The Yamagata Film Criticism Workshop will take place for the forth time during YIDFF 2019. This project encourages thoughtful writing on and discussion of cinema, while offering aspiring film critics the chance to immerse themselves in the lively atmosphere of a film festival.
A Community Unimagined
On Between Tides, directed by Masa Fox. Japan/USA, 2018. Presented at YIDFF 2019 in AM/NESIA: Forgotten “Archipelagos” of Oceania.
by Ryan Lim
Documentaries fill gaps, but Masa Fox has left some unfilled in Between Tides.
Many of the local inhabitants of the Bonin Islands, an archipelago 1,000 kilometers south of Tokyo, have Western ancestries traceable to a time before the islands came into Japanese possession in the 19th century. Fox’s sketch of these people relies on a talking-head mode that visually clarifies little else beyond the subjects. Squarely situated within the spaces of Fox’s interviews, the film’s environment is mainly restricted to the people’s homes, folding inward and away from their sites of labor or leisure.
When their islandic landscapes emerge, it is not through documentation, but by deliberate reference to archives: a wealth of print journalism and made-for-(mostly Japanese)-television documentaries covering the islands’ reversion to Japan in 1968. Fox’s subjects appear as younger versions of themselves in such archives. One interviewee recounts being quoted in Nat Geo (without her knowledge). In a newsreel, the completion of a road, on ground that the locals once helped level, is celebrated as Japan’s gift of modernity. The ideological construction behind these newsreels (many of them NHK-produced), inevitably envisioned them as either hard-working subjects (or perhaps lazy natives: either way the master remains) in a landscape newly made foreign.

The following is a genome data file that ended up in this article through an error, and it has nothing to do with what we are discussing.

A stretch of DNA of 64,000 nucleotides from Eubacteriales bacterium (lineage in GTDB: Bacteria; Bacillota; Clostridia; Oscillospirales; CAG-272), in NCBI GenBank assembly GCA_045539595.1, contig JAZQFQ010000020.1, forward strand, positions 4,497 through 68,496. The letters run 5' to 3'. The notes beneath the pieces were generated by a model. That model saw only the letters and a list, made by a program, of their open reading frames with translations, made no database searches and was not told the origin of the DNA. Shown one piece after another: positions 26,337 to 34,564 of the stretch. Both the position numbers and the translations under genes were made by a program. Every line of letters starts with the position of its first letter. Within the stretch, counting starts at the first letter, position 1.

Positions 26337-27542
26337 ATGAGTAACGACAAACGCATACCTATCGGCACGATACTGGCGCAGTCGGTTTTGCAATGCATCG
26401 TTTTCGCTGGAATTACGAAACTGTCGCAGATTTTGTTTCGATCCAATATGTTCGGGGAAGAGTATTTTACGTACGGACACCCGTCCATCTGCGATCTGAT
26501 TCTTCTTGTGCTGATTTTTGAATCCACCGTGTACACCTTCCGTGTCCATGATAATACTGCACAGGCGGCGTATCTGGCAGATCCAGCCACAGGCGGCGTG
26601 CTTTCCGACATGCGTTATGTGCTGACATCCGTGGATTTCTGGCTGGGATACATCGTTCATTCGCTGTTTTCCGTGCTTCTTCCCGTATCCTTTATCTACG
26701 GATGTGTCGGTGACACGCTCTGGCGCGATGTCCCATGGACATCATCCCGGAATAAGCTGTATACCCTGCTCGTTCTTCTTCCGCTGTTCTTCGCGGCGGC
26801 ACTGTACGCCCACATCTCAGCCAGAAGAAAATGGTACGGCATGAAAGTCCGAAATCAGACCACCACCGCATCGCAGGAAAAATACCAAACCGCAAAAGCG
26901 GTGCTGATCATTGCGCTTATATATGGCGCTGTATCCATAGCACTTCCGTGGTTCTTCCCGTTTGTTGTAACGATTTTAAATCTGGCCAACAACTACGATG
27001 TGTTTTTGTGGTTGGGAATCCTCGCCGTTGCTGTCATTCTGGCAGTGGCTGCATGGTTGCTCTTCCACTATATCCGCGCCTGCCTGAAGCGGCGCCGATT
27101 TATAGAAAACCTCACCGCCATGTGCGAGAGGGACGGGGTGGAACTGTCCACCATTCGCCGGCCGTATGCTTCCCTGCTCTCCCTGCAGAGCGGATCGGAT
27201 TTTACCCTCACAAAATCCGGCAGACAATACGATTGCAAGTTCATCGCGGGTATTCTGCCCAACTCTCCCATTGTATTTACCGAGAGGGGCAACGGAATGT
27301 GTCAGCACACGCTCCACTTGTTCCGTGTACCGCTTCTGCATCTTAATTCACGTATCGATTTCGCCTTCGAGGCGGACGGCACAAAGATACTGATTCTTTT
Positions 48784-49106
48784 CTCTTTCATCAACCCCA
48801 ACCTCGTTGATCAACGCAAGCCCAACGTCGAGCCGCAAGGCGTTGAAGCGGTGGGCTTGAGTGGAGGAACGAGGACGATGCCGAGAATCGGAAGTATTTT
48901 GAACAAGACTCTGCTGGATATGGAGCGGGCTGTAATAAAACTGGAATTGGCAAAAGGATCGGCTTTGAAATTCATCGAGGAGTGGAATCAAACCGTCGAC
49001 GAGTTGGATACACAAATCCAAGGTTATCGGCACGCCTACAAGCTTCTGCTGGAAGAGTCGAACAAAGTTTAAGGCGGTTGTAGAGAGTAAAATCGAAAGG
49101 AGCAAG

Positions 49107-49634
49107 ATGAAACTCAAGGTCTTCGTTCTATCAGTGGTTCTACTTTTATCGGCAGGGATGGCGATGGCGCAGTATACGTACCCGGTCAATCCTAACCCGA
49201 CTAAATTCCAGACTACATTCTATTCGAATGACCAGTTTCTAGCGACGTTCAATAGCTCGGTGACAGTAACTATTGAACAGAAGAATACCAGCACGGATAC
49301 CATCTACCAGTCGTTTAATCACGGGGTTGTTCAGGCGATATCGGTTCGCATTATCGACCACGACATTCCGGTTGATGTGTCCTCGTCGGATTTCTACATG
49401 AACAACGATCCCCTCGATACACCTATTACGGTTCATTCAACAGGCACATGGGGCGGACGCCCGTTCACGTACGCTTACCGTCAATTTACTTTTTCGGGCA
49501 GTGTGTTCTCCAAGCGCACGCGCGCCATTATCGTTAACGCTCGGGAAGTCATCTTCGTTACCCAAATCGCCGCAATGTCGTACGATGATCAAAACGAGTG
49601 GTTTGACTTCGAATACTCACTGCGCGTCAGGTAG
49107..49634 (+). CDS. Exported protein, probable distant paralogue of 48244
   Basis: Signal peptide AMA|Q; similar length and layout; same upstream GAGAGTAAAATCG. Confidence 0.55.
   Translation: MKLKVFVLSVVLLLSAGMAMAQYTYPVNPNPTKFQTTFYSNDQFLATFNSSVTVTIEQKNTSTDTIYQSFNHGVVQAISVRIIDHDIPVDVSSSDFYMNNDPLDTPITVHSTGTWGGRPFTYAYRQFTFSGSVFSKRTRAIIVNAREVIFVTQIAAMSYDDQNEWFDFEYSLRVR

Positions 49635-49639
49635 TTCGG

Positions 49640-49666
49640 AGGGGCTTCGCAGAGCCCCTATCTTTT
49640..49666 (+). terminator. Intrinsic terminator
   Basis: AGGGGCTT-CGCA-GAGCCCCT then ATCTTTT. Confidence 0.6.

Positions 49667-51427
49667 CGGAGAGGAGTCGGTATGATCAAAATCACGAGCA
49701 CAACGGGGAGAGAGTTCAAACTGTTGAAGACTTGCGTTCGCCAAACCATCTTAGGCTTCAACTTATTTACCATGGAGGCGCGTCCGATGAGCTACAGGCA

Between Tides’ fissure between subject and setting then seems less an accidental shortcoming than the intentional surfacing of an ethical problem. It is against such images that the talking head stands out. In its nakedness, with nothing else but the subject to look at, it leaves little space for imagination.
This is not to call Between Tides unimaginative; rather, it is constructed according to a visual honesty towards its subject and skepticism towards any representations beyond. Just when the film seems to make recourse to images of laboring locals out fishing, it playfully uncovers a filming crew on another boat behind. The regimes of representation of labor and “nativeness” are freighted with colonial, othering associations. Fox self-consciously strips bare these associations just as they seem to take shape.
Testimony is accorded a special status in Between Tides: without it, images feel impoverished, and individuals become invisible. The singularity of talking heads seems to restore the locals to their subjecthood. Resisting that imaginative streak that abstracts disparate individuals into landscapes (“Bonin”) or society (“Boninian”), Fox is interested only in the space an individual occupies, even if it means leaving the gap between that and all else unfilled.